Some money pros now veering toward the cyclical groups are zeroing in on paper stocks. Consolidation is firing up the industry, says James Flicker, a Lehman Brothers analyst. Fundamentals are starting to look better and a lot of restructuring is going on. But in his assessment, mergers and acquisitions make up the most important trend evolving in the group.
"The industry desperately needs consolidation as returns have languished for decades due to various structural impediments to profitability," says Flicker. He says about nine companies will consolidate. Topping the list: Rayonier (RYN), a forest products company engaged in trading, merchandising, and manufacturing wood products. It owns or controls 1.5 million acres of timberland in the U.S. and New Zealand.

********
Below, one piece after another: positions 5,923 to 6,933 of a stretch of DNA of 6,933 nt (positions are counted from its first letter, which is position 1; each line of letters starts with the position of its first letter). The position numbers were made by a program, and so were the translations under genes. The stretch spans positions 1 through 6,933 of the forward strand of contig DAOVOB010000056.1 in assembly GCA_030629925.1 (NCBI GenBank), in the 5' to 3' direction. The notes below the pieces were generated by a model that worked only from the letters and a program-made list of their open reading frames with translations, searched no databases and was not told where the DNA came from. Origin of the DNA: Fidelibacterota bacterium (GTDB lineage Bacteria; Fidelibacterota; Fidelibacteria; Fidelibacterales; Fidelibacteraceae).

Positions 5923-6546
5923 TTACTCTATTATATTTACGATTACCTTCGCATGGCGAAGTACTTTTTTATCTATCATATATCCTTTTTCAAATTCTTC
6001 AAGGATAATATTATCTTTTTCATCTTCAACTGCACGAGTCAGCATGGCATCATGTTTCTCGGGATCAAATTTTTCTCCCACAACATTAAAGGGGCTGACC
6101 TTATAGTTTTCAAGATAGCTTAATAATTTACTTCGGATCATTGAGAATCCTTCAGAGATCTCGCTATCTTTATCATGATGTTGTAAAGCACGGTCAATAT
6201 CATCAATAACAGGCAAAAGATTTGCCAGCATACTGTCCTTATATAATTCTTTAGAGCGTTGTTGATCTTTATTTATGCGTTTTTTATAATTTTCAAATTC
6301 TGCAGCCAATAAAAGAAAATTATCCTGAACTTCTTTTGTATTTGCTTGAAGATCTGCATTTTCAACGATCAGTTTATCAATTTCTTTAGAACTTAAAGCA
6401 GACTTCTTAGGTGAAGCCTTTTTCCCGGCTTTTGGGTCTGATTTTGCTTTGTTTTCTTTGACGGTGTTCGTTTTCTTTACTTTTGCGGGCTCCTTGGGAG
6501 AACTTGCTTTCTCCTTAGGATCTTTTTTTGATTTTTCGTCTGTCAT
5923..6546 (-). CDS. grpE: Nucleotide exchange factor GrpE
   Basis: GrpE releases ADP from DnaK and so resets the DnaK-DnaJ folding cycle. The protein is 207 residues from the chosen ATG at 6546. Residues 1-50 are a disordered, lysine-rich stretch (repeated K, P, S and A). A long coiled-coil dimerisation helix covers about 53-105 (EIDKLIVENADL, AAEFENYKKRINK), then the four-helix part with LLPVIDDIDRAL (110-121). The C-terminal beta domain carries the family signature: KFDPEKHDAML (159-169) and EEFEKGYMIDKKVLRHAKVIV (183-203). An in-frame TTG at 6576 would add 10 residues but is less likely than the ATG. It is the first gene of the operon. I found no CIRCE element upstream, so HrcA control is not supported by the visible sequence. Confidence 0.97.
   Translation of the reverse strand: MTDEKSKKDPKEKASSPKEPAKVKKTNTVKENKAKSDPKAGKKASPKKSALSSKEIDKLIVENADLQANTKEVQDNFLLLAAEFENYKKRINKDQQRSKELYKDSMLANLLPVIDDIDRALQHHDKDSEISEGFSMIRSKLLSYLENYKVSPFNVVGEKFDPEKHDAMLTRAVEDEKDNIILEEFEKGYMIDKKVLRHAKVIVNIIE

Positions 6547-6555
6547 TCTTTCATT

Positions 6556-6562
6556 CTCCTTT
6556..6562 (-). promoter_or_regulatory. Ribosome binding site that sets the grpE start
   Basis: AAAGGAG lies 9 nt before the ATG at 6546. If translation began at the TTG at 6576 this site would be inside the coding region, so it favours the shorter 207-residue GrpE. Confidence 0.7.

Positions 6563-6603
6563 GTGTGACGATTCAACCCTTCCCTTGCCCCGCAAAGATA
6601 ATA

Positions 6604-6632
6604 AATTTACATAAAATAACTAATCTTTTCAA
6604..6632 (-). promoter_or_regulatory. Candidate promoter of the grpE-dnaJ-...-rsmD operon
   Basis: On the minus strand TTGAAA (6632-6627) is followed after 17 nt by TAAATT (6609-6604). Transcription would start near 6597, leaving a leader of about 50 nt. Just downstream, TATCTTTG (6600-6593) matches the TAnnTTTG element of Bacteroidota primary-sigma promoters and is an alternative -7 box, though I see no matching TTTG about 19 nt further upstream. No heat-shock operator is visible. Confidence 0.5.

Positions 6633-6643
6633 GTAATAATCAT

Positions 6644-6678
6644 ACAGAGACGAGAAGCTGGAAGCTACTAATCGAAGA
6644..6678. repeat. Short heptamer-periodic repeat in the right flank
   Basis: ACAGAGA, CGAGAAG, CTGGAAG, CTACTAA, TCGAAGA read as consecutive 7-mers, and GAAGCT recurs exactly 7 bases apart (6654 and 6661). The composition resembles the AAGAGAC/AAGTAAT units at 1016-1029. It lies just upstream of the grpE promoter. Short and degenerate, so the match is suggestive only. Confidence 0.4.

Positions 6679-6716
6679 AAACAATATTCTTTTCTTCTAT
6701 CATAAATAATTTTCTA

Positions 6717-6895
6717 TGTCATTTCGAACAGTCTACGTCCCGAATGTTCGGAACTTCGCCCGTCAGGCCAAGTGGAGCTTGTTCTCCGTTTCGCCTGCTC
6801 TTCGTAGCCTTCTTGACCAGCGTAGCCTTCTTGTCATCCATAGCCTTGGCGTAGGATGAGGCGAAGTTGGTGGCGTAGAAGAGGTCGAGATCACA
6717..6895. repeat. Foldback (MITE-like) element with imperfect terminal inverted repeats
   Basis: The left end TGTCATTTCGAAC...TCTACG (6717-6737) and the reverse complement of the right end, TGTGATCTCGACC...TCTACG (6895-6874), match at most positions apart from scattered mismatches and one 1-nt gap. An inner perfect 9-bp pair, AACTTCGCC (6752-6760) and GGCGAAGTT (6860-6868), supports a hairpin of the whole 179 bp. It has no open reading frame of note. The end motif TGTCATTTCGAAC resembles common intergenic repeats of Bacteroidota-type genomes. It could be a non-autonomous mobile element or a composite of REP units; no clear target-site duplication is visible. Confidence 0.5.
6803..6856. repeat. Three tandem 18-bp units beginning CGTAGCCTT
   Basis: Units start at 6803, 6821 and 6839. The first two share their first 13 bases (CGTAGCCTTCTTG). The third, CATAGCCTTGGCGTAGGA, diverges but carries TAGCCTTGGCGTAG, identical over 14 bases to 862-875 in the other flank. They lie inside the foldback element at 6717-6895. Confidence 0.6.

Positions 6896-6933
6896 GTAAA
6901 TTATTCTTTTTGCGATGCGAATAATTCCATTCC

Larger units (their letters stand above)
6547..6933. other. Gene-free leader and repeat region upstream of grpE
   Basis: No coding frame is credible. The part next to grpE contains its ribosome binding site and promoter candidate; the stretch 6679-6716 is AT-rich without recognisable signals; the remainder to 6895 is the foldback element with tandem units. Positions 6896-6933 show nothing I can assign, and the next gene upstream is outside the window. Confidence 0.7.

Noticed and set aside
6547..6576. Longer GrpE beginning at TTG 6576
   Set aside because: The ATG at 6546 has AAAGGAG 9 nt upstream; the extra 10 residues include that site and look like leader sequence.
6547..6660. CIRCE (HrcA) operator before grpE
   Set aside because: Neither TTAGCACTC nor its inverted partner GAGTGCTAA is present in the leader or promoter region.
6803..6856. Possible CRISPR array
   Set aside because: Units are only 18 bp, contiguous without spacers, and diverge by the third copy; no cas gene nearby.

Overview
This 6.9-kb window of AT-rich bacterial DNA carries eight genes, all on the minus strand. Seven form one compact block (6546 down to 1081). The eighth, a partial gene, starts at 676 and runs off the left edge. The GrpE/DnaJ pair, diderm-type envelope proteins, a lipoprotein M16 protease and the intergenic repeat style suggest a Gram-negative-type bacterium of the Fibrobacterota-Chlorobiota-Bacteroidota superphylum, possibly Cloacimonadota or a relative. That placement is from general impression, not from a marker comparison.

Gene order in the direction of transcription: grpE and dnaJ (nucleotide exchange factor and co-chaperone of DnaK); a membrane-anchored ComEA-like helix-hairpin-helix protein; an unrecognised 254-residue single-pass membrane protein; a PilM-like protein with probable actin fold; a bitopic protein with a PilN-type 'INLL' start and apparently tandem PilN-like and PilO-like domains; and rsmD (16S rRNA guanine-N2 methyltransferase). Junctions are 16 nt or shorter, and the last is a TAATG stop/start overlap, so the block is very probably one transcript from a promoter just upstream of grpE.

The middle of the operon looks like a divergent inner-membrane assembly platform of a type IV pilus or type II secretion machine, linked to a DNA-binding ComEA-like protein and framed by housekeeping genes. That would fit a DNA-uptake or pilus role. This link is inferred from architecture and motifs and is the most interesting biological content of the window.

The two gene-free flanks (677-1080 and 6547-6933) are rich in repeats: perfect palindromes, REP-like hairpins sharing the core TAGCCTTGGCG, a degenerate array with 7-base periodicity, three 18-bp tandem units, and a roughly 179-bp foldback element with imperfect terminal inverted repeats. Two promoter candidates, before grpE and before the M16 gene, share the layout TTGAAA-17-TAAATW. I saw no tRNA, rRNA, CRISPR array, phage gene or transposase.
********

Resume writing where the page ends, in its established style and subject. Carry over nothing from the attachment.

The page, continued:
Trading at 47 a share, Rayonier's timber alone is worth 60, says Perry Roth, an analyst at Value Line. He expects earnings of $2.85 this year and $3.75 next year, vs. $2.63 in 1996.
One New York investment manager figures that in a buyout, Rayonier is worth 80, based on two and a half times its estimated book value of 32 a share. This pro thinks a foreign forest-products company has expressed an interest in Rayonier.